ERIC Number: ED155649
Record Type: RIE
Publication Date: 1976-Jun
Reference Count: 0
Helping Disadvantaged Children Learn to Read by Teaching Them Phoneme Identification Skills.
Wallach, Michael A.; Wallach, Lise
The rationale, development, and implementation of a reading program designed to teach disadvantaged children the skills prerequisite to learning to read are discussed in this paper. Of particular importance are skills in the recognition and manipulation of basic speech sounds, phonemes. The first of the program's three parts takes two and one-half months and consists of learning to recognize starting phonemes in words, recognizing letter shapes, and connecting the letter shapes with their phonemes. During the second part of the program, occupying approximately two or three weeks, children learn to blend phonemes into words, gaining practice in recognizing and manipulating phonemes in any position within a word. In the third part of the program, lasting through the remainder of the school year, children meet stringent mastery standards for reading with comprehension and learn new words by means of the techniques developed in the first two stages of instruction. When the program was used at two Chicago inner city schools, most of the students showed marked reading improvement. Discussion following presentation of the paper is included. (RL)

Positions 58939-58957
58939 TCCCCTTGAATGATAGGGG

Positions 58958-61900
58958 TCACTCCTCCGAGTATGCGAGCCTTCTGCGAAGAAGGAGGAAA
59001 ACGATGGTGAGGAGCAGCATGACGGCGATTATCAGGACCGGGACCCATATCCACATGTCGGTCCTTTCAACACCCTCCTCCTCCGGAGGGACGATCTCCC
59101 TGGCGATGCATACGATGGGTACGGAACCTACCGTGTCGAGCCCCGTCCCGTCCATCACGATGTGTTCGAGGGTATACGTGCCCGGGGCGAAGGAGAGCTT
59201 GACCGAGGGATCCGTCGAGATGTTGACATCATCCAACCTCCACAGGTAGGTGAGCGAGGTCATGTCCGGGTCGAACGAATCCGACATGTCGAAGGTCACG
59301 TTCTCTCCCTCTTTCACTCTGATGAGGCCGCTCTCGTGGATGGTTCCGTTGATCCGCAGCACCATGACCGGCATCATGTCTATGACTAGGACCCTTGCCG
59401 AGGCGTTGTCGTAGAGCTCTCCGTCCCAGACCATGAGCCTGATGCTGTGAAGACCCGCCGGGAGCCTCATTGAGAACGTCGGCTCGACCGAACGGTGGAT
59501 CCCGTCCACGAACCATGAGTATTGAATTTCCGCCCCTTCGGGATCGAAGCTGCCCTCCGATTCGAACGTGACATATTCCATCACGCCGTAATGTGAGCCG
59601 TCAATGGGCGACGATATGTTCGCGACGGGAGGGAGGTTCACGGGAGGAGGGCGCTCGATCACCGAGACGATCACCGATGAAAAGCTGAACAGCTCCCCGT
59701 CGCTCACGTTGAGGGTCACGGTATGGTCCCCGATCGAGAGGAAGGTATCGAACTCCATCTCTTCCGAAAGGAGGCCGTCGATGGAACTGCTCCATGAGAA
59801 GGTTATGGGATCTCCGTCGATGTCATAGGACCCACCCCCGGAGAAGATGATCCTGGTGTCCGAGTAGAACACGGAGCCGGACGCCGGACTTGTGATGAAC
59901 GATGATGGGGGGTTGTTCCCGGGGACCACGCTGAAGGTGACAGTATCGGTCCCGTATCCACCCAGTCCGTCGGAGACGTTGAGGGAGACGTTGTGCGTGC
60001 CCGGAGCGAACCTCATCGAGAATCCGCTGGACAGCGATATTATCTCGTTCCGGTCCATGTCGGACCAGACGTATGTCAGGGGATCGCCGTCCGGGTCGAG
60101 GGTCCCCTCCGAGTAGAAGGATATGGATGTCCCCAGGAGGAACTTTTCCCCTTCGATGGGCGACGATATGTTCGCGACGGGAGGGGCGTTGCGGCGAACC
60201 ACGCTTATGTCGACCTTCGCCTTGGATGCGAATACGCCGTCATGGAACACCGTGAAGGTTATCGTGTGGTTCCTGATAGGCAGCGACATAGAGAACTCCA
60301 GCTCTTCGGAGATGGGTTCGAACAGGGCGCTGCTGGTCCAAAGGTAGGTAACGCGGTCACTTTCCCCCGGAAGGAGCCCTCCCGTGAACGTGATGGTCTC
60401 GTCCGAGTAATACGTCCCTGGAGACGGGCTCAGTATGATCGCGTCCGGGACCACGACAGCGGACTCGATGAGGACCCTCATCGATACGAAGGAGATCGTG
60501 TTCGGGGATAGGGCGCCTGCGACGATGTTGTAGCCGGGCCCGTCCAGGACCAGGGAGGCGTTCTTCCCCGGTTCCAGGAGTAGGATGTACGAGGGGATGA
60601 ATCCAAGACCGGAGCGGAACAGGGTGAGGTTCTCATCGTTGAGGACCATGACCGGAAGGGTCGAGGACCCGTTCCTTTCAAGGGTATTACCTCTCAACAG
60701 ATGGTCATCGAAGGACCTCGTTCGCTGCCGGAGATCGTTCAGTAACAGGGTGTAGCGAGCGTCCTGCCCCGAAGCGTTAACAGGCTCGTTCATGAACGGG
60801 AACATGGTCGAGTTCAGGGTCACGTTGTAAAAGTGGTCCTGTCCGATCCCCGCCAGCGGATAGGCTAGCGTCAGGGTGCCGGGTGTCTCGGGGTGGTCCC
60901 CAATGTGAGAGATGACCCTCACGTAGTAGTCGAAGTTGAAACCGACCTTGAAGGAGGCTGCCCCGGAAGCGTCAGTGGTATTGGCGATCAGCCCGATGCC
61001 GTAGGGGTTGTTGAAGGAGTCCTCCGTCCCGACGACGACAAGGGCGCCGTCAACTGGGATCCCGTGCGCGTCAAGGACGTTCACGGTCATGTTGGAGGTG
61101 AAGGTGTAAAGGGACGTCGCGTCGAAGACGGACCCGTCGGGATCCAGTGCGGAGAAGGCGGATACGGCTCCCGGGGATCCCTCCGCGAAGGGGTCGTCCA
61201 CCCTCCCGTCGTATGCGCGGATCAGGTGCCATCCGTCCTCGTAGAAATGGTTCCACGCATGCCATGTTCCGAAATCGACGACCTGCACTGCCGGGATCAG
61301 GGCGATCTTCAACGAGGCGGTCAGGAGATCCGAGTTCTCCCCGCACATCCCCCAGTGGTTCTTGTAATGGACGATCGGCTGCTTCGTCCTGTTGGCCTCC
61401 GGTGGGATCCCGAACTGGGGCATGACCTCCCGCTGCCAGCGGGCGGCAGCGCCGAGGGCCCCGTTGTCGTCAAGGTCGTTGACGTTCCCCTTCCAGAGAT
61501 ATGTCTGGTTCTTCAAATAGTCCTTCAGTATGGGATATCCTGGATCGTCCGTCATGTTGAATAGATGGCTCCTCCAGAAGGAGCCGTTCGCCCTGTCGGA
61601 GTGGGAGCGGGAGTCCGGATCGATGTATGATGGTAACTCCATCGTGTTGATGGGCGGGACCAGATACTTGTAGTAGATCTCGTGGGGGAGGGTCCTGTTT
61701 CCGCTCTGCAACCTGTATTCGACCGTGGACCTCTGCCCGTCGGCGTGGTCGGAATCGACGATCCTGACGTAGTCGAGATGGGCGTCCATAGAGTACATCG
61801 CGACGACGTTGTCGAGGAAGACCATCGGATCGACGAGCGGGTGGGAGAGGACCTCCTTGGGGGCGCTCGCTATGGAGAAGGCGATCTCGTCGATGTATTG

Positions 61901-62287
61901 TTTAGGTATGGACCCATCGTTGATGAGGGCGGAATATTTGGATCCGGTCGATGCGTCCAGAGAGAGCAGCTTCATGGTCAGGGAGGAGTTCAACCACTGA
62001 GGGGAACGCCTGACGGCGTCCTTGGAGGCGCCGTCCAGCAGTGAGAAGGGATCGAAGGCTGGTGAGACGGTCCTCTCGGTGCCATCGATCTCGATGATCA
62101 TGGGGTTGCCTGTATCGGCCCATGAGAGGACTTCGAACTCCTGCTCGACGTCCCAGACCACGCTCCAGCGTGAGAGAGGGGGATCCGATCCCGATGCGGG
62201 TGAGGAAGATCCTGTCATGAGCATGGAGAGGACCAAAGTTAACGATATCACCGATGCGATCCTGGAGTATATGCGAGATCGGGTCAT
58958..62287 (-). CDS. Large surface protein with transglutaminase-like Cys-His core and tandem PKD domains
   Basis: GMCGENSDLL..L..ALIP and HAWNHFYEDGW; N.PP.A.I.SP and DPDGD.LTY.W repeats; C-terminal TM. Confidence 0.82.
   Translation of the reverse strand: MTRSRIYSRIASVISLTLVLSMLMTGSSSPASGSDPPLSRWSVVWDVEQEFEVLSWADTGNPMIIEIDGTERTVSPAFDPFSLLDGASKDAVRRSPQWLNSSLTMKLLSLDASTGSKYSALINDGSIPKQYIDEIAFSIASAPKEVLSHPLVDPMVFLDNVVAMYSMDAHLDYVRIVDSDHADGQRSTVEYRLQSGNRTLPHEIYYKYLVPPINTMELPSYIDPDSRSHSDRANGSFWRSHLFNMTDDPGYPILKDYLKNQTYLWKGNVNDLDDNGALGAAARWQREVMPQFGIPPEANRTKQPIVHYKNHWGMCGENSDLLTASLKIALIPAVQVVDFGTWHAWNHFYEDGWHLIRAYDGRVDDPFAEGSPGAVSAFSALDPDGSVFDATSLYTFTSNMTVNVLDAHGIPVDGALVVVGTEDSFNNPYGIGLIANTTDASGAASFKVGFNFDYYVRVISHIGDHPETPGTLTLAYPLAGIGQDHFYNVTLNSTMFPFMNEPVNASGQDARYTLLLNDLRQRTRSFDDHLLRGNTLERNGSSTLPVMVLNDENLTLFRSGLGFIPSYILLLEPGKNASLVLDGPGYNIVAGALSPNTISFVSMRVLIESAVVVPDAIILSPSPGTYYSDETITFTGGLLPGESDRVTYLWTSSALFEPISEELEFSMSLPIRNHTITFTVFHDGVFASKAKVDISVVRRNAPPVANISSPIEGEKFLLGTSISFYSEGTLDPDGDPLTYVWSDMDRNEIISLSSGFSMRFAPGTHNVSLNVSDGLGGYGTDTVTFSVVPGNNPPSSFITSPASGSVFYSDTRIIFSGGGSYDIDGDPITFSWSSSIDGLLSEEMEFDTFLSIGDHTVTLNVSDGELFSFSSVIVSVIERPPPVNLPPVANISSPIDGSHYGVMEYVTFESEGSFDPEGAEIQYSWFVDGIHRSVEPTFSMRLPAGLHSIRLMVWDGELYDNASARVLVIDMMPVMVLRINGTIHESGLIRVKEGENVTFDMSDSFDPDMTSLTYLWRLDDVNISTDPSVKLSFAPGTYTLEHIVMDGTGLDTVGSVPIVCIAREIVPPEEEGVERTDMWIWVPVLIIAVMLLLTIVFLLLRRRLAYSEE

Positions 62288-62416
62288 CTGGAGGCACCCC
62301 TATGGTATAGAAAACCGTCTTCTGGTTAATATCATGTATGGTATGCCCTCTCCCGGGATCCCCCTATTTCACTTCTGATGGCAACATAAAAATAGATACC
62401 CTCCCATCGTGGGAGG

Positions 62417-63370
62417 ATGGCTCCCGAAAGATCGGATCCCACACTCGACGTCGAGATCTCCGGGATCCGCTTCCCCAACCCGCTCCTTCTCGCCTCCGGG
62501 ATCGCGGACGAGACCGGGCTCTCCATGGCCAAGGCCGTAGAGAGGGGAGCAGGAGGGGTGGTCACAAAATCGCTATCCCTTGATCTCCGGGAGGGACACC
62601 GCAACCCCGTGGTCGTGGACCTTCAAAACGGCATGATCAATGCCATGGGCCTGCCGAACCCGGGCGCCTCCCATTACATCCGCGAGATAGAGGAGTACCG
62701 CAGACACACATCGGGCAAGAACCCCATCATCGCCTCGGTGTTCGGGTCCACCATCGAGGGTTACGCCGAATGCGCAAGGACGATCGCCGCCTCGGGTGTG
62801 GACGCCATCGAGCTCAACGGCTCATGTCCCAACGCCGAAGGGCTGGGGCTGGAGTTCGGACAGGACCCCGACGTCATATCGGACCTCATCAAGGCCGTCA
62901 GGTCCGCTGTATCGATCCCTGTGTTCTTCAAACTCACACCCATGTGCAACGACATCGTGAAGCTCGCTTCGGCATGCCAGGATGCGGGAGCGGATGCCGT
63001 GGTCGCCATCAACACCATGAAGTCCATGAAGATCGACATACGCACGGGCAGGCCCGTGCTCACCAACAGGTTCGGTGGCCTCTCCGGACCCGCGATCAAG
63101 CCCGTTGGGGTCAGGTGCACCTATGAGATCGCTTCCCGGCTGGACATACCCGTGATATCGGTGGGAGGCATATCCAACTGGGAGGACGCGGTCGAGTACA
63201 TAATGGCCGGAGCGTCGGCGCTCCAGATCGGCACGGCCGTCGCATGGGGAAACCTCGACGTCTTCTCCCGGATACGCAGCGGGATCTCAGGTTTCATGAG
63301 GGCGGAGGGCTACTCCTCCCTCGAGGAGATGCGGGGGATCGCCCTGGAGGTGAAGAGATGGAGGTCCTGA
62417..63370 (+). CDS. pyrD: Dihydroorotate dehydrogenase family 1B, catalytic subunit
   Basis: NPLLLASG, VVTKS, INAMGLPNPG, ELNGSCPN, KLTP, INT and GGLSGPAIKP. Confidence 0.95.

Publication Type: Speeches/Meeting Papers
Education Level: N/A
Sponsor: National Inst. of Education (DHEW), Washington, DC.
Authoring Institution: Pittsburgh Univ., PA. Learning Research and Development Center.
Note: Paper presented at the Conference on Theory and Practice of Beginning Reading Instruction, University of Pittsburgh, Learning Research and Development Center, June 1976; Some parts of the document may be marginally legible; For related documents see, CS 004 132-133, CS 004 135, CS 004 137-173, ED 125 315 and ED 145 399